In 2017, Becerra sued the Trump administration over its decision to allow employers with “conscientious objections” to omit contraceptive coverage from their employees’ health plans. The Little Sisters of the Poor, an order of nuns, later joined the demand from the president’s side.

That put Becerra in the middle of a legitimate, heated and long-running debate. He occupies the standard Democratic position; His Republican critics want his voters to know that they are defending the conservative barricades.

But there is also a newer phenomenon at work here: the increasingly stark politicization of nearly all cabinet nominations.

For more than 200 years, the Senate allowed presidents to appoint almost anyone they wanted to cabinet seats, unless a candidate was in trouble with criminal charges, unpaid taxes, or other misconduct. Nominees were often unanimously confirmed.

Since the 1980s, the boundaries have been moved. Now, cabinet confirmations are often played out as extensions of existing political debates between the president’s party and the opposition.

When Barack Obama was president, a majority of Republicans voted against his nominees for Labor, Tom Pérez, and Education, John King Jr.

When Donald Trump became president, all Democrats voted against Betsy DeVos for Education and Price, the unfortunate doctor from Health and Human Services.

Now it’s Joe Biden’s turn. None of his nominees so far have sailed unopposed. A Republican senator, Josh Hawley of Missouri, has voted against the 10 who have reached the Senate. Cruz has voted against nine of the ten (he let Defense Secretary Lloyd J. Austin III escape). What those two senators have in common is that they are both potential presidential candidates, and they both tried to block the certification of electoral votes for Biden.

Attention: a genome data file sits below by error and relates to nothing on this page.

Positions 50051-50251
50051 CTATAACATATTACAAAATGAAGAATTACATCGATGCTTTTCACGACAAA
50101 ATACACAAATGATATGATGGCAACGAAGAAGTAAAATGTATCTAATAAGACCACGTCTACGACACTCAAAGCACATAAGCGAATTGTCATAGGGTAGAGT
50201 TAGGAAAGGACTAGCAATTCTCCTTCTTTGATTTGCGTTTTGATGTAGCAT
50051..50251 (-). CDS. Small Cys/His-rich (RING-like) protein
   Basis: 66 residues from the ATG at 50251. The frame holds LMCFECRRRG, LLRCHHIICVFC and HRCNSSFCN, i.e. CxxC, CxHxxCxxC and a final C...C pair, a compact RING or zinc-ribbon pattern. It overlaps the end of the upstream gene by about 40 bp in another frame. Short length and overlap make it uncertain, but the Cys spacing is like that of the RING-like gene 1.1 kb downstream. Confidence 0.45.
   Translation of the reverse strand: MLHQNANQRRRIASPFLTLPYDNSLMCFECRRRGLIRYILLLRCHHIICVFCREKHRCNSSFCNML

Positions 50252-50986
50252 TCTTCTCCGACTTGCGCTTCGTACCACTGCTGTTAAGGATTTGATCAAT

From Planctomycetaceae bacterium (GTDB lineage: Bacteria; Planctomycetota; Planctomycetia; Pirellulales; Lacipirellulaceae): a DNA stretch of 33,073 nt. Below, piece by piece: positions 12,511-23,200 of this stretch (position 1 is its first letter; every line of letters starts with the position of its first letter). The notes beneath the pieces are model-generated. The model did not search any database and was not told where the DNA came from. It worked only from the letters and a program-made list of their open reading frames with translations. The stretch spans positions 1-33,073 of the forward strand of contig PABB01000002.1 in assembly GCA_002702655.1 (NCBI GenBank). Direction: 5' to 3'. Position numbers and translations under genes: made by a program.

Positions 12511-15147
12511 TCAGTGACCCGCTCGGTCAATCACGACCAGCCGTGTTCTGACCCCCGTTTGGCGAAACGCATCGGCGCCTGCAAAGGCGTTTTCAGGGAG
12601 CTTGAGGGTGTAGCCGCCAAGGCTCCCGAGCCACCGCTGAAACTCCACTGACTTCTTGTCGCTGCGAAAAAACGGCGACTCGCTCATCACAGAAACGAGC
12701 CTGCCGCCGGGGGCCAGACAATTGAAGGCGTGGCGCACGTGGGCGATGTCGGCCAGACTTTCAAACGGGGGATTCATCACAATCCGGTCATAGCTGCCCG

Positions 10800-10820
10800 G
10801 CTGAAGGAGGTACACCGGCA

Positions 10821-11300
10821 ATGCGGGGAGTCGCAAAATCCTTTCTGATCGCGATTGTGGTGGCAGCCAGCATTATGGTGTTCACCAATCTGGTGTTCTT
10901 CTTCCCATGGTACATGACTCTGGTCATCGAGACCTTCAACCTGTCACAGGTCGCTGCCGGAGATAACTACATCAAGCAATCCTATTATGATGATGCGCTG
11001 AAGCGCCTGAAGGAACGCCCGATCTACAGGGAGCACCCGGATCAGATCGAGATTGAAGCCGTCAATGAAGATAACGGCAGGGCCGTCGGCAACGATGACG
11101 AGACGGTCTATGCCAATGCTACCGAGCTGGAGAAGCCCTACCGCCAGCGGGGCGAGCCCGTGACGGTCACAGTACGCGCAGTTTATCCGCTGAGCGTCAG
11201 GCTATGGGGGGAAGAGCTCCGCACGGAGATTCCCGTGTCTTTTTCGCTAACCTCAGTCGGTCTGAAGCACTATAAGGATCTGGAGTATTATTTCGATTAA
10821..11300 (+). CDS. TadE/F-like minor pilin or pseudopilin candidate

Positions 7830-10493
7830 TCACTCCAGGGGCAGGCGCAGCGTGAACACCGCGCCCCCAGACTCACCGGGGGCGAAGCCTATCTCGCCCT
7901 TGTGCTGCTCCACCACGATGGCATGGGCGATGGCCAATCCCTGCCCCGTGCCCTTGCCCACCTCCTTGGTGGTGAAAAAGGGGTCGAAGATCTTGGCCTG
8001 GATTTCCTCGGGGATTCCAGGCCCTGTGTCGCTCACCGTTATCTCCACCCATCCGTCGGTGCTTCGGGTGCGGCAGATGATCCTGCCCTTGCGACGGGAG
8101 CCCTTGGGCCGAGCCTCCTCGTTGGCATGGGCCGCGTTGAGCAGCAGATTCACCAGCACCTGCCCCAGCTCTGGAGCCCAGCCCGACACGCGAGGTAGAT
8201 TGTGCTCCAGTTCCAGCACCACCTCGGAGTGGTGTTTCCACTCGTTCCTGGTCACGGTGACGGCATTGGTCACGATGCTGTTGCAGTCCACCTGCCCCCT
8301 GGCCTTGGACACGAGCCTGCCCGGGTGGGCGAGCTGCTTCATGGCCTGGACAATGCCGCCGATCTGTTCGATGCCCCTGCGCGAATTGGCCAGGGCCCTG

Some Republican institutionalists still vote the old-fashioned way, leaving the president to have his options. Senators Susan Collins of Maine, Lisa Murkowski of Alaska, Rob Portman of Ohio and Mitt Romney of Utah have resisted their party to vote for Biden’s 10 nominees.

They have not joined the chorus complaining that Becerra is not a research scientist, a good sign for the nominee, who will likely be voted on next week.

They are right. A president’s cabinet does not need a virologist in Health and Human Services, an architect in Housing and Urban Development, or a fighter pilot to lead the Pentagon.

The most prominent cabinet secretaries in recent years have been generalists, not specialists. George P. Shultz, who held four cabinet-level positions, was a professor at a business school, an expert in management. Leon E. Panetta, who was three, started out as a member of the House of Representatives, like Becerra.

If Biden is nominating capable politicians and managers rather than surgeons, economists, or astronauts, that’s a good thing.

The success of an administration often comes down to an art that many presidents neglect: managing government well. Ask Obama, whose biggest stumbling block was the failed rollout of his health plan. He didn’t need a virologist; needed better managers.



Source link